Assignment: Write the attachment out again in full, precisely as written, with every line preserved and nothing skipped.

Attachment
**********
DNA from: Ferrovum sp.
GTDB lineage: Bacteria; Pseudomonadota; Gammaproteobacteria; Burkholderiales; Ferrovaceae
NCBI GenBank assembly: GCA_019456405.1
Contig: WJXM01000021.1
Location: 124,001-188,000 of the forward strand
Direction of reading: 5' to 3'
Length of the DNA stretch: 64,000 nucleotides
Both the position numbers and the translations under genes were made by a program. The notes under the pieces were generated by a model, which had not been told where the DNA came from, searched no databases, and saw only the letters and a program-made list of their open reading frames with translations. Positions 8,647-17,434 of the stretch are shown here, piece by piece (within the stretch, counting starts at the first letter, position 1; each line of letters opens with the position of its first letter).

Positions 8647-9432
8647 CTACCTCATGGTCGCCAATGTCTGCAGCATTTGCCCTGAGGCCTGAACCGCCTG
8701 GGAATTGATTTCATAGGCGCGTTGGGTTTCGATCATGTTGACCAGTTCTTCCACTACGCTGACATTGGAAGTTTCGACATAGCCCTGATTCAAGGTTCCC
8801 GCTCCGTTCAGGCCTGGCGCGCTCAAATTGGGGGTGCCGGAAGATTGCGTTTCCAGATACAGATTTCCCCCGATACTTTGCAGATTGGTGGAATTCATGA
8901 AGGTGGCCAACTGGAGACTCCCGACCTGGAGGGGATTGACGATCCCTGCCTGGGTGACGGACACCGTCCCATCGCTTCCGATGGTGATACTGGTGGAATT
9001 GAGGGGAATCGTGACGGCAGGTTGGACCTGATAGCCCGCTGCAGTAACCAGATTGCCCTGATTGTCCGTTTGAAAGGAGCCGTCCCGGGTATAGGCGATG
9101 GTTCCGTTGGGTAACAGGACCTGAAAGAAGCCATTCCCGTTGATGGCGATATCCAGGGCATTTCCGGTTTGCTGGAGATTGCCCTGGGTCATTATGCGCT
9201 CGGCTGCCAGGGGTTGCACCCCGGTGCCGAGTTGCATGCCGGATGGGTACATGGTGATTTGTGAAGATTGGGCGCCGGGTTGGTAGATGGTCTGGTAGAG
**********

DNA from: Ferrovum sp.
GTDB lineage: Bacteria; Pseudomonadota; Gammaproteobacteria; Burkholderiales; Ferrovaceae
NCBI GenBank assembly: GCA_019456405.1
Contig: WJXM01000021.1
Location: 124,001-188,000 of the forward strand
Direction of reading: 5' to 3'
Length of the DNA stretch: 64,000 nucleotides
Both the position numbers and the translations under genes were made by a program. The notes under the pieces were generated by a model, which had not been told where the DNA came from, searched no databases, and saw only the letters and a program-made list of their open reading frames with translations. Positions 8,647-17,434 of the stretch are shown here, piece by piece (within the stretch, counting starts at the first letter, position 1; each line of letters opens with the position of its first letter).

Positions 8647-9432
8647 CTACCTCATGGTCGCCAATGTCTGCAGCATTTGCCCTGAGGCCTGAACCGCCTG
8701 GGAATTGATTTCATAGGCGCGTTGGGTTTCGATCATGTTGACCAGTTCTTCCACTACGCTGACATTGGAAGTTTCGACATAGCCCTGATTCAAGGTTCCC
8801 GCTCCGTTCAGGCCTGGCGCGCTCAAATTGGGGGTGCCGGAAGATTGCGTTTCCAGATACAGATTTCCCCCGATACTTTGCAGATTGGTGGAATTCATGA
8901 AGGTGGCCAACTGGAGACTCCCGACCTGGAGGGGATTGACGATCCCTGCCTGGGTGACGGACACCGTCCCATCGCTTCCGATGGTGATACTGGTGGAATT
9001 GAGGGGAATCGTGACGGCAGGTTGGACCTGATAGCCCGCTGCAGTAACCAGATTGCCCTGATTGTCCGTTTGAAAGGAGCCGTCCCGGGTATAGGCGATG
9101 GTTCCGTTGGGTAACAGGACCTGAAAGAAGCCATTCCCGTTGATGGCGATATCCAGGGCATTTCCGGTTTGCTGGAGATTGCCCTGGGTCATTATGCGCT
9201 CGGCTGCCAGGGGTTGCACCCCGGTGCCGAGTTGCATGCCGGATGGGTACATGGTGATTTGTGAAGATTGGGCGCCGGGTTGGTAGATGGTCTGGTAGAG